Chinese warrior with sword

3000-year-old bronze sword discovered in China

(Read the article on one page)

An 11-year-old boy was washing his hands in the Laozhoulin River in Gaoyou County, China, when he felt something hard and metallic. He pulled out the object and found that it was a rusty sword, now identified as a 3,000-year-old ancient sword made from bronze. According to the news release in IBN Live , the relics bureau and municipal museum of Gaoyou City have sent a reward to the boy and his father in honour of their deeds of protecting and donating the cultural relic.

After fishing the sword out from the river, 11-year-old Yang Junxi took the relic home to his father, Yang Jinhai. As news spread around their town, locals began flocking to Yang’s home, with some offering high prices to purchase the artifact. However, Jinhai felt it was best to preserve the sword for its cultural value and sent it to the Gaoyou Cultural Relics Bureau.

The bureau organized a team of local cultural relics experts to identify the sword. Initial identifications found that the 26cm-long bronze sword could be dated back to around the time of the Shang and Zhou dynasties, more than 3,000 years ago, which is among the oldest swords ever recovered – the first bronze swords are believed to have first been developed in China around 3,200 years ago.

A bronze Shang dynasty sword

A bronze Shang dynasty sword. Credit: Huhan Provincial Museum *Note: Photo of sword this article refers to has not yet been released.

Sword production in China is believed to have started during the Bronze Age Shang Dynasty, from around 1200 BC. The technology for bronze swords reached its highpoint during the Warring States period and Qin Dynasty (221 BC – 207 BC). During this period, some unique technologies were used, such as casting high tin edges over softer, lower tin cores, or the application of diamond shaped patterns on the blade. Also unique for Chinese bronzes is the consistent use of high tin bronze (17-21% tin), which is very hard and breaks if stressed too far, whereas other cultures preferred lower tin bronze (usually 10%), which bends if stressed too far. Although iron swords were made alongside bronze, it wasn't until the early Han Dynasty that iron completely replaced bronze, making China the last place where bronze was used in swords.

According to Lyu Zhiwei, head of the cultural relics office of the bureau, the newly-discovered sword, which does not contain any decorative patterns, is an example of a bronze short sword, which was often used by civil officials for decorative or status reasons. Swords of this period were typically made from bronze with high tin content for the cutting edge and bronze with low tin content for the spine, resulting in a sword with hard and durable cutting edges and a flexible spine to absorb shock. There was also extensive use of copper sulphides as anti-corrosion coatings.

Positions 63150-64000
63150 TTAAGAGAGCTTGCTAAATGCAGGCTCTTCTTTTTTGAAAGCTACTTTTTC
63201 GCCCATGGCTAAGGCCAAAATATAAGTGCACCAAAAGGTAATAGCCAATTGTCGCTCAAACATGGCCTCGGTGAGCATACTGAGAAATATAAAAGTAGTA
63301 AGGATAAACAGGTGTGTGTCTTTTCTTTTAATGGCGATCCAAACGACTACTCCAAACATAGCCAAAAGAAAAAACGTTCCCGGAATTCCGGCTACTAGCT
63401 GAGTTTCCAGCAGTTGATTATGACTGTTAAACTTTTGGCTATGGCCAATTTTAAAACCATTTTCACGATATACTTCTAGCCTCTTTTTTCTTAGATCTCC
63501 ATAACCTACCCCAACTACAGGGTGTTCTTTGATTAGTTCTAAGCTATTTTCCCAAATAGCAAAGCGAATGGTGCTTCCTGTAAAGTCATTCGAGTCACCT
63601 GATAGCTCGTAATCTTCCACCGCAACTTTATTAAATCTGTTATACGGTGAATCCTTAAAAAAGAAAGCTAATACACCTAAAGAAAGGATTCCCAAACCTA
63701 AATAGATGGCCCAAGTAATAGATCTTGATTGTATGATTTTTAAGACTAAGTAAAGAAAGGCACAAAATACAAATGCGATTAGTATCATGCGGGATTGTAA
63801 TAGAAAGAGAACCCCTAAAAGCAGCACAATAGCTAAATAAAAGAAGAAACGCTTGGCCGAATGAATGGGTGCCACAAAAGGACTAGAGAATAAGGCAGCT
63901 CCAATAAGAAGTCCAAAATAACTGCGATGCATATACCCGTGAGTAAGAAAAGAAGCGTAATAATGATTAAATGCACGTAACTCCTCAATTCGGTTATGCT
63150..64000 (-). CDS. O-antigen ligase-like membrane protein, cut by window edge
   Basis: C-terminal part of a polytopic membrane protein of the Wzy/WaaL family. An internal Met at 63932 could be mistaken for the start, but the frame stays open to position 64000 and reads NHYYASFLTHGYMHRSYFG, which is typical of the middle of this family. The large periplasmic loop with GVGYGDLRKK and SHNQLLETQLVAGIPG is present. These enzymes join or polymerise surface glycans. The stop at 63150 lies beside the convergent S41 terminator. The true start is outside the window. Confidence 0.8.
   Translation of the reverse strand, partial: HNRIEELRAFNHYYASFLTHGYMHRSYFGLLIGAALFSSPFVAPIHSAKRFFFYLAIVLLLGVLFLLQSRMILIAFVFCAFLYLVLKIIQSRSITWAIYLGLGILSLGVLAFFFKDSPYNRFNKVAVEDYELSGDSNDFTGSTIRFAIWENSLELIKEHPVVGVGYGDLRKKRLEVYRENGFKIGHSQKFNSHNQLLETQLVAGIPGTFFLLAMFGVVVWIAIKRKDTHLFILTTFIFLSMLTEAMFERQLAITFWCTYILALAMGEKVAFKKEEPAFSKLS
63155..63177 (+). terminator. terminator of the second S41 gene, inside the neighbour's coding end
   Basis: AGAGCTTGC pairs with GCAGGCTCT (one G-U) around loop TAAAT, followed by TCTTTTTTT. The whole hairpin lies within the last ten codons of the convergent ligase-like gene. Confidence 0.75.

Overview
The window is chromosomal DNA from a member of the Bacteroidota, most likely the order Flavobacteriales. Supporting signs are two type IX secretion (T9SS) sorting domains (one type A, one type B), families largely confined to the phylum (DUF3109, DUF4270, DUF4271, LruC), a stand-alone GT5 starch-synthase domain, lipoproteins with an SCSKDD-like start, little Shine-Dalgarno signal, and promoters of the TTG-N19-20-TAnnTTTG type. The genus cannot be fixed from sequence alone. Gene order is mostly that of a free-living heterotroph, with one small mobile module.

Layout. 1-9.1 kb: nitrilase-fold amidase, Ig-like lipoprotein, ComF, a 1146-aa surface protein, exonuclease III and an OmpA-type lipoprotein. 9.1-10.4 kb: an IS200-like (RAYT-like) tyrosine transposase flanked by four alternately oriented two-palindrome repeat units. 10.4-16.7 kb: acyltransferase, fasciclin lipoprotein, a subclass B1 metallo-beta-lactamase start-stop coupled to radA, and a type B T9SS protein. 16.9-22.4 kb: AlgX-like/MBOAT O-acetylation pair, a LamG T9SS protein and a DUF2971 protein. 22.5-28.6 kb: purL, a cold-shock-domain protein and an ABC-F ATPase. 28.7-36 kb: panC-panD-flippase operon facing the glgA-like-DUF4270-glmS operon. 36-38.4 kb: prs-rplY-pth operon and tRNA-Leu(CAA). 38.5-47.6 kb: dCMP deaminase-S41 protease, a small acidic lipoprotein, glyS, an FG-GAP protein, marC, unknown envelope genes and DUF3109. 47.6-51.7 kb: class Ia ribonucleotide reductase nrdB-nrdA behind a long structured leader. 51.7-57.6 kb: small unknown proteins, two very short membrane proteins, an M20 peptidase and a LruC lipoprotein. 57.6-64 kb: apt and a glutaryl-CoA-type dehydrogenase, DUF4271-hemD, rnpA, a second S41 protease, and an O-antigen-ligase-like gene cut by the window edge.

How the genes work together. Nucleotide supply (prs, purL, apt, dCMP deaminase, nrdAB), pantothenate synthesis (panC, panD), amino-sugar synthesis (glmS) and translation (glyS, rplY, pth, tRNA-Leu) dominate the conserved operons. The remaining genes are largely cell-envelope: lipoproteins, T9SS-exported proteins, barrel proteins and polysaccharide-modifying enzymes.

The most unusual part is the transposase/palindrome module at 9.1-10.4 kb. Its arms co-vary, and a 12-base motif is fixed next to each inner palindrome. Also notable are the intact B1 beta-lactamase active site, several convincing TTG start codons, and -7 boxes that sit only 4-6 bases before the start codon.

The sword is the second ancient bronze artifact to have been recovered from the Laozhoulin River in recent years. The river connects to China’s Grand Canal, which is the world’s longest artificial waterway with a history of more than 2,400 years.  Archaeological excavations of the river and nearby areas are planned for the future.

Featured image: A Chinese warrior with sword. Image source .

By April Holloway


A fantastic find. I am so glad that the sword did not go to the highest bidder, but instead to a museum where it can be studied as well as be seen by the people.

26cm-long bronze sword ?

This make it more like a dagger then :0)



angieblackmon's picture

This sounds like the plot of a movie where the child would go on a quest of some sort! What an amazing find!!! He'll have a story for generations!

love, light and blessings


rbflooringinstall's picture

that's pretty awesome. I wish I can find something awesome like that.

Peace and Love,


Register to become part of our active community, get updates, receive a monthly newsletter, and enjoy the benefits and rewards of our member point system OR just post your comment below as a Guest.

Human Origins

Ancient Technology

Roman glass (not the legendary flexible glass). Landesmuseum Württemberg, Stuttgart.
Imagine a glass you can bend and then watch it return to its original form. A glass that you drop but it doesn’t break. Stories say that an ancient Roman glassmaker had the technology to create a flexible glass, ‘vitrium flexile’, but a certain emperor decided the invention should not be.

Our Mission

At Ancient Origins, we believe that one of the most important fields of knowledge we can pursue as human beings is our beginnings. And while some people may seem content with the story as it stands, our view is that there exists countless mysteries, scientific anomalies and surprising artifacts that have yet to be discovered and explained.

The goal of Ancient Origins is to highlight recent archaeological discoveries, peer-reviewed academic research and evidence, as well as offering alternative viewpoints and explanations of science, archaeology, mythology, religion and history around the globe.

We’re the only Pop Archaeology site combining scientific research with out-of-the-box perspectives.

By bringing together top experts and authors, this archaeology website explores lost civilizations, examines sacred writings, tours ancient places, investigates ancient discoveries and questions mysterious happenings. Our open community is dedicated to digging into the origins of our species on planet earth, and question wherever the discoveries might take us. We seek to retell the story of our beginnings. 

Ancient Image Galleries

View from the Castle Gate (Burgtor). (Public Domain)
Door surrounded by roots of Tetrameles nudiflora in the Khmer temple of Ta Phrom, Angkor temple complex, located today in Cambodia. (CC BY-SA 3.0)
Cable car in the Xihai (West Sea) Grand Canyon (CC BY-SA 4.0)
Next article